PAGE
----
Just the same way you learned in year 9 sex ed. Abstain. It is the safest method.

    Governments will inevitably have to take the very difficult step of removing perceived threats to their people by removing them. “It’s a free country” is the mantra of the Untouchable, one of no social standing, no wisdom but sewer rat cunning. McDonalds peddling healthier alternatives is really all smoke and mirrors. Coca Cola selling sports waters and Frucor selling caffeine fixes are products that have created a market in order to satisfy it. You don’t need Powerade if you aren’t exhausted from running. And you simply don’t need tenfold the reccomended intake of caffeine for any reason (other perhaps than to awaken from a coma).

    How tall do you remember kids being in Year 8 when you went to school? 4’6″? 5′? Have you seen how big they are now? How much taller, stronger, fatter? They’re eating like you never did, all 12 of their nutrinionally approved meals, snacks and supplements a day. Home kitchens have benchspace increased from 450mm to 600mm. Bigger fridges, larger pantries. More takeaways, larger portions. No matter how healthy the recommended daily intake is, you will eat the whole package.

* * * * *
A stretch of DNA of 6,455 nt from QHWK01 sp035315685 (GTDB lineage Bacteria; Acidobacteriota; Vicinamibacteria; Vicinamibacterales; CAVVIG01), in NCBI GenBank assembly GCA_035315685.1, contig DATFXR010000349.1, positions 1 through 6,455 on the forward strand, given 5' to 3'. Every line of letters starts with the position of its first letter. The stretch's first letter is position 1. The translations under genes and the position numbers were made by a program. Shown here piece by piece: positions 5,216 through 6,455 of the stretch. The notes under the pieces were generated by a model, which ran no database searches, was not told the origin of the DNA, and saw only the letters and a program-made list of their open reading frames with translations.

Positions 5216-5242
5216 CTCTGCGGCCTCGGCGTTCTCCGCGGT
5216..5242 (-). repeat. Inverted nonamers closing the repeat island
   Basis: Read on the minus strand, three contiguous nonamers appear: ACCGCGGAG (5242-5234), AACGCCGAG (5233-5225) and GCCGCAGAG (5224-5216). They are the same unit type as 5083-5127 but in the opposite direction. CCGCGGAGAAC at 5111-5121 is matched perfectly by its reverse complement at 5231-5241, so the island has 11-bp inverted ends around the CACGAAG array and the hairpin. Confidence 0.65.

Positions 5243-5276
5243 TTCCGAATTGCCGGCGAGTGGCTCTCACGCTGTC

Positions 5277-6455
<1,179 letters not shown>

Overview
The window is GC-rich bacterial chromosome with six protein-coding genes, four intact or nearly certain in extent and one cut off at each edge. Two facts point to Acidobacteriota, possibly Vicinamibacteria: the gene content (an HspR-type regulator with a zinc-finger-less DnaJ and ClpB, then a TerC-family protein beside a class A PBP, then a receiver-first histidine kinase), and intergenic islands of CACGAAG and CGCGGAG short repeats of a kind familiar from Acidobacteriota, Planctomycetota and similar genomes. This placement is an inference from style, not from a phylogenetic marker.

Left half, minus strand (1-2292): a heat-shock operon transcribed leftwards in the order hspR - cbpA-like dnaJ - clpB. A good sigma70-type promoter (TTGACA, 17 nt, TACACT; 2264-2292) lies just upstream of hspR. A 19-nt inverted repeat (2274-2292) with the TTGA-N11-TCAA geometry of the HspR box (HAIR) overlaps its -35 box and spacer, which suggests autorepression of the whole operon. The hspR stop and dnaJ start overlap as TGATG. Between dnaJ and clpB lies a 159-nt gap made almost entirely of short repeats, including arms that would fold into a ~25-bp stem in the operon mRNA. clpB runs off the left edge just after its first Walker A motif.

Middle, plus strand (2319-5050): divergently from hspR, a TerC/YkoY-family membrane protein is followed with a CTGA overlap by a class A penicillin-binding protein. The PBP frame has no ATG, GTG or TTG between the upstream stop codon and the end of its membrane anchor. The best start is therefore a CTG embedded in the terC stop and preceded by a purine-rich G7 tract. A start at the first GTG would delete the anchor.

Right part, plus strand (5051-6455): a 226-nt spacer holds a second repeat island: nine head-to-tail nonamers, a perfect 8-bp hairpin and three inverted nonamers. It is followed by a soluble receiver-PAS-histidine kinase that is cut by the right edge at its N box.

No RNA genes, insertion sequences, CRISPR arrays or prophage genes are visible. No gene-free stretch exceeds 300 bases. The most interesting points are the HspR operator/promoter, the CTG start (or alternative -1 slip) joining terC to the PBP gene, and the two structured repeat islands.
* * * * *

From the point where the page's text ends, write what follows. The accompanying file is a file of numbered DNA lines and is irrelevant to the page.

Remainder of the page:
The poor suffer though. Food is easier and cheaper from the fast fooders and coke is thought to be a necessary beverage with takeaway. They are truly helpless to deal with all the choices thrown at them and a politician narrowing their choices down would seen to be a brave decision.

    Not in this world though. Governments discouraging any legal commercial activity have no place in today’s world. Governments would rather spend vast amounts of money fixing the damage an industry creates rather than ban the industry altogether. Smoking is one that comes to mind straight away.

    If we have warning labels on cigarettes and a blanket ban on advertising, how far away are we from doing the same with sugar and saturated fats? Who’s brave to even suggest this?

    You know what, it’s too hard. But thanks for trying Mr Abbott.

    Apostolos Karagianni 14 years ago

  • “Governments discouraging any legal commercial activity have no place in today’s world”

    Amen to that Brother. Freedom to speak. Freedom to consort. Freedom to sell. freedom to buy. Freedom to participate.

    Conno 14 years ago

Comments are closed